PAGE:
Transducer Basics: Ceramics in Transduction
Single-element transducers are often the most cost-effective option for signal generation and sensing applications, while multiple ceramic element transducers are best-suited for high power or large displacement applications.
In general terms, transduction refers to the conversion of energy from one form to another. In terms of piezoelectric transducers, it means the conversion of electrical to mechanical energy and/or vice-versa. This is made possible by the inclusion of active piezoceramic components in the transducer, and can take place in a variety of mediums (e.g., air, liquid, etc.) using a variety of transducer designs.
The piezo transducer’s ability to convert mechanical energy to electrical energy (and vice-versa) makes the generation and detection of sound waves possible. Transducers that generate audible-range sound waves can be used as speakers, buzzers, alarms, etc., while transducers that generate ultrasonic-range sound waves (above 20 KHz) can be used to measure distance in various mediums, determine flow rates in fluids, monitor fluid levels in vessels, atomize liquids, perform medical imaging, weld plastics or metals, monitor structural health, etc.
To simplify our discussion, we will break transducer design down into two main categories: single ceramic element transducers and multiple ceramic element (pre-stressed stack) transducers. Single-element transducers are often the most cost-effective option for signal generation and sensing applications, while multiple ceramic element transducers are best-suited for high power or large displacement applications. Both single- and multiple-element transducers rely on the piezoceramic component as the active element(s) for transduction.
Single-element transducers are often the most cost-effective solution, especially when experimenting with transduction for specific applications. By definition, single-element transducers contain one active ceramic element. This often results in a reduced cost and simplicity in design. They can be easily designed as transmitters, receivers, transceivers, etc. Applications for single-element transducers include medical, therapeutic, NDT (non-destructive testing), flow/level sensing, air transduction, distance measurement, fish finding, etc.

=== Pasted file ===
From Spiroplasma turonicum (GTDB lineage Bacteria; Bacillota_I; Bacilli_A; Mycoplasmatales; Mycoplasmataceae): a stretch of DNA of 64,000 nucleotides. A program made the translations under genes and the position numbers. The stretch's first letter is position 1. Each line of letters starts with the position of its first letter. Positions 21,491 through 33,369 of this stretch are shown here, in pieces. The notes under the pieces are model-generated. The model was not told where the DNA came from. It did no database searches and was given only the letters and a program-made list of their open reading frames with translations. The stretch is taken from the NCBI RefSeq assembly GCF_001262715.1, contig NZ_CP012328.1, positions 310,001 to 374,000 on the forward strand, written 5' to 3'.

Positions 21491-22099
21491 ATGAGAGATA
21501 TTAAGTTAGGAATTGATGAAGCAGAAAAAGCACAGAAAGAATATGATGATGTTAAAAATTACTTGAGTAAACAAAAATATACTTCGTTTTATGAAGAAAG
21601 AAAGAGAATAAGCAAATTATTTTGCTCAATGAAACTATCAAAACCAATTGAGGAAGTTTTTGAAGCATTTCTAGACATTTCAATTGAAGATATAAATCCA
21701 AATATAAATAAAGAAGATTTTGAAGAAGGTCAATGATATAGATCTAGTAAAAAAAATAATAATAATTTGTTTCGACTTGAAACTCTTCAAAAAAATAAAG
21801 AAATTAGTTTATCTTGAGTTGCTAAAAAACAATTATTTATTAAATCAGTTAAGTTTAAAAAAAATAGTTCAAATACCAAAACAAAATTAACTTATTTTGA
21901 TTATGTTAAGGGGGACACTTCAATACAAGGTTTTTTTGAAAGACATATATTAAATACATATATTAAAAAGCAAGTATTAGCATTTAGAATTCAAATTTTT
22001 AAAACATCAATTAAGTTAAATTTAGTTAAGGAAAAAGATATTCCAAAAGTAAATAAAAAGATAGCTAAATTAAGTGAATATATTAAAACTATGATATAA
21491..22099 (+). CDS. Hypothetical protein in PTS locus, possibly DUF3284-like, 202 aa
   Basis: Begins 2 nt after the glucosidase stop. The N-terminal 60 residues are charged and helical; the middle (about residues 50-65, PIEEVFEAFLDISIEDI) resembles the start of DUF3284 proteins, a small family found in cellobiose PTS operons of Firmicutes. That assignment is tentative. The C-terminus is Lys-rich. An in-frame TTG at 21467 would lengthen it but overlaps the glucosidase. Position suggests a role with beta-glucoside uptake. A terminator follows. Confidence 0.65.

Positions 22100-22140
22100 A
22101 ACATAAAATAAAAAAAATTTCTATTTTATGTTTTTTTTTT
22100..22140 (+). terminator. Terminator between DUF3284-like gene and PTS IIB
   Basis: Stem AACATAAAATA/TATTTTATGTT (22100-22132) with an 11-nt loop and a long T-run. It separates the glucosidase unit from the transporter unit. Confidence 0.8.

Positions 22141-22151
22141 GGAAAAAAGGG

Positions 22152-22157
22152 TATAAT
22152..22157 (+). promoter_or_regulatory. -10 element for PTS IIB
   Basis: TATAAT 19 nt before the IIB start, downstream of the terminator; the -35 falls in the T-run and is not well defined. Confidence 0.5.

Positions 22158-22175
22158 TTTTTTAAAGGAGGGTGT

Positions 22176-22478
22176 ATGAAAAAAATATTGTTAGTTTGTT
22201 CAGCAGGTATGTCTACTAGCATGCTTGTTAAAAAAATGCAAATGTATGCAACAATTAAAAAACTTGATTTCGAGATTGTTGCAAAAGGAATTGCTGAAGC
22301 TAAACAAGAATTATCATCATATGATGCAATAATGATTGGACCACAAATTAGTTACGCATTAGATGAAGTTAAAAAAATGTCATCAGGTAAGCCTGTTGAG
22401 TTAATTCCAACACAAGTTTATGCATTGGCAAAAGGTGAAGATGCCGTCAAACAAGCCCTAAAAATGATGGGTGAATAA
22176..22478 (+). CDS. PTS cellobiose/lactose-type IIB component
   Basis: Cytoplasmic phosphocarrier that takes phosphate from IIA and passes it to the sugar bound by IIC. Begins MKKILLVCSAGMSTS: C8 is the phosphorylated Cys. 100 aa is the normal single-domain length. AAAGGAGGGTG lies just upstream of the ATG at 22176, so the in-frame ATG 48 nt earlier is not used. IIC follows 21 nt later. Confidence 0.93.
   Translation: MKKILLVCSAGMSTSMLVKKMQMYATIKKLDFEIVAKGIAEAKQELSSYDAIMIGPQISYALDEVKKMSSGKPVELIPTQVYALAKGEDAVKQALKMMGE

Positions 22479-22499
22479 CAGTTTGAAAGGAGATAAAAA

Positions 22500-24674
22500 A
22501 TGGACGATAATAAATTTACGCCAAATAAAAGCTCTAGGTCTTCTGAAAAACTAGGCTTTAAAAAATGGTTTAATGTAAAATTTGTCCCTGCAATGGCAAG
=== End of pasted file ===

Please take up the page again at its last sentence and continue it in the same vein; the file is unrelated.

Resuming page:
Single-element transducers are made up of four primary components, the piezoceramic element, the backing layer, the matching layer, and the housing/cable assembly (see Figure 1). Figure 2 shows two examples of single-element-style transducers that were custom built for various applications. It is easy to see the difference in the housing, the cable, and the matching layer materials, as well as the similarities in basic design.
In a single-element transducer, the ceramic element generates or receives the pulse and often operates at resonance. This simplifies the design and optimizes the performance. The ceramic element can also help determine the physical size of the transducer and its housing.
When choosing a ceramic element, start by thinking about what it is you are trying to accomplish. Whether transmitting, receiving, a simple pulse echo, or a complex crack detection, the application dictates the power requirements and beam angle, therefore setting the PZT material composition requirement (hard for high power applications vs. soft for low power and sensing applications) and physical size (physical size sets frequency and beam angle).
Once the ceramic element has been selected, the housing can be considered. The design of the housing is driven by the final application of the transducer and the size of the ceramic element required to meet the needs of the application. What are the size criteria, including the ceramic element size? How will it be mounted or integrated into a system? What might it be exposed to (e.g., environments, chemicals, gases, temperatures, etc.)? Are there regulatory requirements such as in the medical field? Will a portion of the housing also be utilized for electrical connections?
Common housing materials can be various types of aluminums, stainless steels, plastics, or other composite materials. Once a housing material and design is finalized, the process of selecting backing and matching layers can begin.